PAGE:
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Measuring Child Poverty in South Africa: Sensitivity to the Choice of Equivalence Scale and an Updated Profile

Abstract

This paper offers evidence on the sensitivity of child poverty in South Africa to changes in the adult equivalence scale (AES) and updates the child poverty profile based on the Income and Expenditure Survey 2005/06. Setting the poverty line at the 40th percentile of households calculated with different AESs the scope and composition of child poverty are found to be relatively insensitive to the scale used. The rankings of children of different ages, girls versus boys, racial groupings and children living in rural versus urban areas are unaffected by choice of AES, although some provincial rankings on the poverty headcount measure are. The proportions of children and households ‘correctly’ identified as poor for the full range of scales is extremely high. These findings support the argument that it may be appropriate for profiling poverty in South Africa to use a poverty line based on a per capita welfare measure. For the construction of the child poverty profile, per capita income is used as the welfare indicator with the poverty line set at the 40th percentile of household. The profile suggests that poverty amongst children is more extensive than amongst the population or adults even after the massive injection of transfers into households with poor children through the child support grant. The child poverty headcount, depth and severity are all highest amongst children age 0–4 and lowest amongst those aged 15–17, who are not yet beneficiaries of the grants. They are also highest amongst African and Coloured children. Large variations across provinces remain. The analysis underlines the importance of prioritising children in the fight against poverty, particularly in their earliest years.

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Notes

  1. The definition of a child varies. The South African Constitution defines a child as an individual younger than 18 years. This definition is used here unless otherwise stated.

  2. See Woolard (2002) for a description of the Engel method.

  3. For more on the range of AESs and their determination see Deaton and Muellbauer (1986) and Deaton (1997).

  4. The only evidence in this regard is that from Woolard’s comparison of the child poverty headcount in the 1995 and 1999 OHS (see Streak 2002b). She found that child poverty increased between 1995 and 1999. However, this finding should be read with caution because of the concern about extensive underreporting of income in the 1999 OHS.

  5. Whilst there has been little careful measurement work on multi-dimensional child poverty, qualitative research (see for example Berry and Guthrie 2003; Ewing 2004) has revealed that children suffering material deprivation commonly experience deprivation across a range of other domains, including health, education and psycho-social. Moreover, poor children commonly also experience greater difficulty in accessing health, education and basic services, and a poorer quality of such services.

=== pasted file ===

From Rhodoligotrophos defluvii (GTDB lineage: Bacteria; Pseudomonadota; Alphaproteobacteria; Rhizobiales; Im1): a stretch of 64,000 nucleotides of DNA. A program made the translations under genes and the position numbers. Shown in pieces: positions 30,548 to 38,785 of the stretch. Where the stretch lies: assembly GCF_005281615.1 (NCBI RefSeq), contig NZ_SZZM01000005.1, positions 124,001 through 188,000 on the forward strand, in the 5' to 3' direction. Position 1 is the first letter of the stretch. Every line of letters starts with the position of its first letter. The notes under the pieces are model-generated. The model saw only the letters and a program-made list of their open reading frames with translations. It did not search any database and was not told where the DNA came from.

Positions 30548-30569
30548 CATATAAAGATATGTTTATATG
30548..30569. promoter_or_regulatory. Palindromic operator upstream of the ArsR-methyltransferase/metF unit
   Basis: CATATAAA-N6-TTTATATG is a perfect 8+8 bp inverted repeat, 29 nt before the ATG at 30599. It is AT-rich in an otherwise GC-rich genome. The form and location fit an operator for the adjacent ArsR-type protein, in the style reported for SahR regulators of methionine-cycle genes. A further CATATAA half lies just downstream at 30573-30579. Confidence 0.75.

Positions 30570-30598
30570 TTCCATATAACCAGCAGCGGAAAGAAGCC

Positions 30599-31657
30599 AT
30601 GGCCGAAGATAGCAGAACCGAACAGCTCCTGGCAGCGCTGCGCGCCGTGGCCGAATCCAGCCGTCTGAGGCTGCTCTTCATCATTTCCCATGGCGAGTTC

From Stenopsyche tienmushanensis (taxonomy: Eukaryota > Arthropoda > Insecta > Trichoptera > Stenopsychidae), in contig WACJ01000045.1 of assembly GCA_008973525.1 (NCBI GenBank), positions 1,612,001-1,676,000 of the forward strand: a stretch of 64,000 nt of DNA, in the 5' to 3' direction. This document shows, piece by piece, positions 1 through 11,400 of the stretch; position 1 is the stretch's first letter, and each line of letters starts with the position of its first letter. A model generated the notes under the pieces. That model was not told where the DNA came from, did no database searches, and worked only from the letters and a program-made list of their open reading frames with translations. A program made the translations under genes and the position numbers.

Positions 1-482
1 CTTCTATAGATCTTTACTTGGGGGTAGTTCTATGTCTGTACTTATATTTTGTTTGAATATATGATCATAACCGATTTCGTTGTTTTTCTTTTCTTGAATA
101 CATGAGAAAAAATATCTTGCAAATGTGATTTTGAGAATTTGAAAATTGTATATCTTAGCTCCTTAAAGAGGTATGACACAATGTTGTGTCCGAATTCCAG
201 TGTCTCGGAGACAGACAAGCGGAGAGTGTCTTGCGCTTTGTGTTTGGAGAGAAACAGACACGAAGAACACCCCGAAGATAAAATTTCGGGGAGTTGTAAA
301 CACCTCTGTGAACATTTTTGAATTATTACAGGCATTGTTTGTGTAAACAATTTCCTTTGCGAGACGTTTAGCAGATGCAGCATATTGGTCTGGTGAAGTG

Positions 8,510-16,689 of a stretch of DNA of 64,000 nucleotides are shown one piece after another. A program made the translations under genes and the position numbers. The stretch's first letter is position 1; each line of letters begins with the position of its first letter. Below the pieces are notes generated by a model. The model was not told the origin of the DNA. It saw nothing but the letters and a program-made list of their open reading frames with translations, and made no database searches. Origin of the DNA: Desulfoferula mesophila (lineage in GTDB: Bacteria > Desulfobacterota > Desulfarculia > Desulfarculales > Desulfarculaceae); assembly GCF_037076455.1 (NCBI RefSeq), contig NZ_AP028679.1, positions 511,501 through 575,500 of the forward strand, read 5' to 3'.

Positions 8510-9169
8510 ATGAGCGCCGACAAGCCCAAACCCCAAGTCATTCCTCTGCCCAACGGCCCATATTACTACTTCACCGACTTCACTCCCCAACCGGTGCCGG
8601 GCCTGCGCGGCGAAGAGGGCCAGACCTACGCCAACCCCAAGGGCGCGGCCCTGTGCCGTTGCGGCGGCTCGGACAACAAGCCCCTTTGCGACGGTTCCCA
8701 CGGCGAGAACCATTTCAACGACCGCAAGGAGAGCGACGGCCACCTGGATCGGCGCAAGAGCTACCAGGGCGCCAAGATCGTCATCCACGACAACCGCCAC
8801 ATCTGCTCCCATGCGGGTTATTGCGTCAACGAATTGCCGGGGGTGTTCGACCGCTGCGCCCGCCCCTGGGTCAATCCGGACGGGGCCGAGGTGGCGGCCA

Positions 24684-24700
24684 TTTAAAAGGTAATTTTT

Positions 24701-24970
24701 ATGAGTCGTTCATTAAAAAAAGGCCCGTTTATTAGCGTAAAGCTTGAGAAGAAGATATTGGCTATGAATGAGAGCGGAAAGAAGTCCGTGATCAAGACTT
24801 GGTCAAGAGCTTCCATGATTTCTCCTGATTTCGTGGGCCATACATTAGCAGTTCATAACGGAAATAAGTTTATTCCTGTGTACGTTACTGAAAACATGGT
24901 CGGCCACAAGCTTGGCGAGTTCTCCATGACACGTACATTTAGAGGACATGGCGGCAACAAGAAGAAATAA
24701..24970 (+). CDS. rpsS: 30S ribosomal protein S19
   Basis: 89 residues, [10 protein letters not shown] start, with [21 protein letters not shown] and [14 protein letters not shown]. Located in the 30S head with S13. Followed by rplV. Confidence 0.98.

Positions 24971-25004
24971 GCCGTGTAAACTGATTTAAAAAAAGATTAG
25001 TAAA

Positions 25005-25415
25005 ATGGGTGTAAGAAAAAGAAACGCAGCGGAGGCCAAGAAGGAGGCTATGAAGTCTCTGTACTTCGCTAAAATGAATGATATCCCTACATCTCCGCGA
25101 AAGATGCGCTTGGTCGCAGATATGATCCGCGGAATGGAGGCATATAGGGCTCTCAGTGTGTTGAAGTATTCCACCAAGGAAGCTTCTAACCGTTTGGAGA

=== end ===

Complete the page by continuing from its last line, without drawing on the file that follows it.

6. And considering differences in dealing with imputed rent between the surveys.

  7. In 2007, the exchange rate of the Rand fluctuated around an average value of R7.05 to the US dollar.

  8. One non-money metric indicator available from the General Household Survey, the proportion of households who reported that children have gone hungry in the past year, has shown a consistent decline every year since measurement began in 2002, and this proportion has now dropped from 31% in 2002 to 16% in 2006 (Van der Berg et al. 2007, p. 25).

  9. Two survey methods were used in combination to gather expenditure data: The diary method required respondents to record their expenditures on food and personal care items for 4 weeks in the form of a diary, while the recall method entailed capturing through a questionnaire their total expenditures on other items during the 11 or 12 months prior to the survey. As with the IES 1995 and 2000, only the recall method was used to capture income data using the main survey questionnaire. Reported income is the sum of regular and irregular income for a period of twelve months each. Statistical Release No. P0100 from Statistics South Africa (2008) contains more details on the design and implementation of the survey.

  10. This level, though somewhat arbitrary considering the equally arbitrary choice of poverty line, can be seen in the context of findings based on earlier data sets that used similar poverty cut offs. The National Institute of Economic Policy (NIEP) (1996) measurement study, based on the PSLSD 1993, and which used the old OECD AES, found the poverty headcount amongst children aged 0–4 years to be 60%. Woolard (2002), using the OHS 1999, a welfare indicator of per adult equivalent income and a Cutler & Katz (1992) type AES with the child cost parameter set at 0.6 and economies of scale parameter at 0.9 found it to be 59.2% amongst children age 0–17 and 59.3% amongst children age 0–6. Thus is appears that the poverty findings here are not all that different from those in previous studies, whereas there is somewhat less child poverty if the suggested StatsSA poverty line is used.

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Correspondence to Judith Christine Streak.

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Streak, J.C., Yu, D. & Van der Berg, S. Measuring Child Poverty in South Africa: Sensitivity to the Choice of Equivalence Scale and an Updated Profile. Soc Indic Res 94, 183–201 (2009). https://doi.org/10.1007/s11205-008-9421-6

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Keywords

  • Child poverty measurement and choice of equivalence scale
  • Child poverty scale and characteristics in South Africa